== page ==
Around the world then, some countries, mainly New Zealand and California, have been so successfully developing truffle cultivation for about twenty years that now even prized black truffles are sold in Europe during the months of July and August. This is because we are talking about states with climatically opposite seasons.
This matter, however, is not new but should be taken very seriously because we believe it would be of great help in assuring an adequate supply of the product in the future. As symbiont hypogean fungi, truffles need a partner (almost always a host plant) in order to grow; a previously mycorrhized tree is necessary to cultivate this plant. Because our country’s legislature has not provided clear regulations, this type of cultivation has been harmed by the unscrupulous seedling-producer farms that have taken advantage of the good faith and even the ignorance of some people by offering plant materials that have been poorly and badly mycorrhized in unsuitable soils and often at exorbitant costs. As a result, there have been some failures, yet there have also been many successes, some of which are truly striking. We are talking mainly of the cultivation of black truffles: T. melanosporum Vitt., T. aestivum Vitt., T. unicinatum Chatin, T. albidum Pico.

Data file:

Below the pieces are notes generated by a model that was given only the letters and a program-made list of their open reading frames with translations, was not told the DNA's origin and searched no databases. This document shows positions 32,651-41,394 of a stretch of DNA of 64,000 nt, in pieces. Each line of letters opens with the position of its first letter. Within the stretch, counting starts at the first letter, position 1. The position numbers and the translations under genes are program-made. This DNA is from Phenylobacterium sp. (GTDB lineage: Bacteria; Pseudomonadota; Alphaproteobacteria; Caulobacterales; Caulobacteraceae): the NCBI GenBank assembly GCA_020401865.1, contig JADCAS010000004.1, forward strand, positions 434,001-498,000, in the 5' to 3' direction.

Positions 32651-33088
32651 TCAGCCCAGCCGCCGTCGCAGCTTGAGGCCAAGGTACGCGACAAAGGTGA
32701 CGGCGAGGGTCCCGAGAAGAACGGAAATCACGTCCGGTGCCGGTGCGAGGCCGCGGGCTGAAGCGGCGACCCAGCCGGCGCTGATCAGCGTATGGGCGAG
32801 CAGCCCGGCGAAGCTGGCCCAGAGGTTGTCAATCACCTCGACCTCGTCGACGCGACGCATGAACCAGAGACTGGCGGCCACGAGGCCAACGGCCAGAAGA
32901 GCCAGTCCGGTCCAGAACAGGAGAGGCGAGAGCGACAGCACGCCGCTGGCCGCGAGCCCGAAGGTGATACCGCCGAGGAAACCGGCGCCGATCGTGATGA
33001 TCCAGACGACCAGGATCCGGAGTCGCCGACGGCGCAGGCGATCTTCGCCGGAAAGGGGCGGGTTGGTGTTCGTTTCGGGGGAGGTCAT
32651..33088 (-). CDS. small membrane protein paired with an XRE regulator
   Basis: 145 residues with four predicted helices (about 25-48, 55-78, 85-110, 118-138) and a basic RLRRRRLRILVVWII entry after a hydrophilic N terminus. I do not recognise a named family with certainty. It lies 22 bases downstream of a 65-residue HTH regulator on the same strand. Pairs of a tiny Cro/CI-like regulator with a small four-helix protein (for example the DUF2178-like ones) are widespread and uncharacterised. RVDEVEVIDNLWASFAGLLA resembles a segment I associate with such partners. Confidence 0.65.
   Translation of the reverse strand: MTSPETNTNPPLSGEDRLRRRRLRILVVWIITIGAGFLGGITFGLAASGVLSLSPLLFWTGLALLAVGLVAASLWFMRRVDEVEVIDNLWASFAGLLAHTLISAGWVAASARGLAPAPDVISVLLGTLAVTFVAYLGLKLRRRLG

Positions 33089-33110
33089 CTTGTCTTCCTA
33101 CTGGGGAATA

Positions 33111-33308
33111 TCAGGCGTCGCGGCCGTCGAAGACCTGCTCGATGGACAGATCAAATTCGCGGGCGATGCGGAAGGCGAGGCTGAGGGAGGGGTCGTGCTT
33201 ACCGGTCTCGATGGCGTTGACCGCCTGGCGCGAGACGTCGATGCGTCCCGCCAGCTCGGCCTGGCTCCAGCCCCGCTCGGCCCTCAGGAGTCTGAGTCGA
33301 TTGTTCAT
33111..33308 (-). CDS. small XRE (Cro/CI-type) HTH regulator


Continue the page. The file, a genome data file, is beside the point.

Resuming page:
Carpophore production, referring to the arable hectare per main species of truffle, is highly variable and difficult to quantify. In general, there is no reliably certain and especially confirmable data since each environment is always different from the others, the weather is different each year, and each producer uses his own particular technique. Of course, if water and a fixed irrigation system are available, the chances of success are higher and production is clearly doubled or tripled in comparison to a dry crop. However, even with an irrigation system, there are currently no quantitative standards. If a soil is particularly skeletal and shallow, therefore draining, sprinkler irrigation of about 20 mm distributed over a 4-6 hour period without natural rainfall, must be repeated in the hottest months (July-August) every 7-8 days. On the other hand, if the soil is a deep, sandy loam with the presence of organic matter, the irrigation can be repeated every 12-15 days using the same amount of water.
Above all, experience and personal knowledge leads us to state that the Tuber melanosporum has achieved the highest production levels, with about 150kg per hectare, followed by the Tuber aestivum with 120-140/ha and the Tuber albidum with 40-50/ha, always with an irrigation system in place. These are some examples of rational truffle cultivation certainly carried out in suitable soil, with the possibility of irrigation, using appropriate truffle species, with very well-mycorrhized seedlings free of antagonistic pollutant fungi.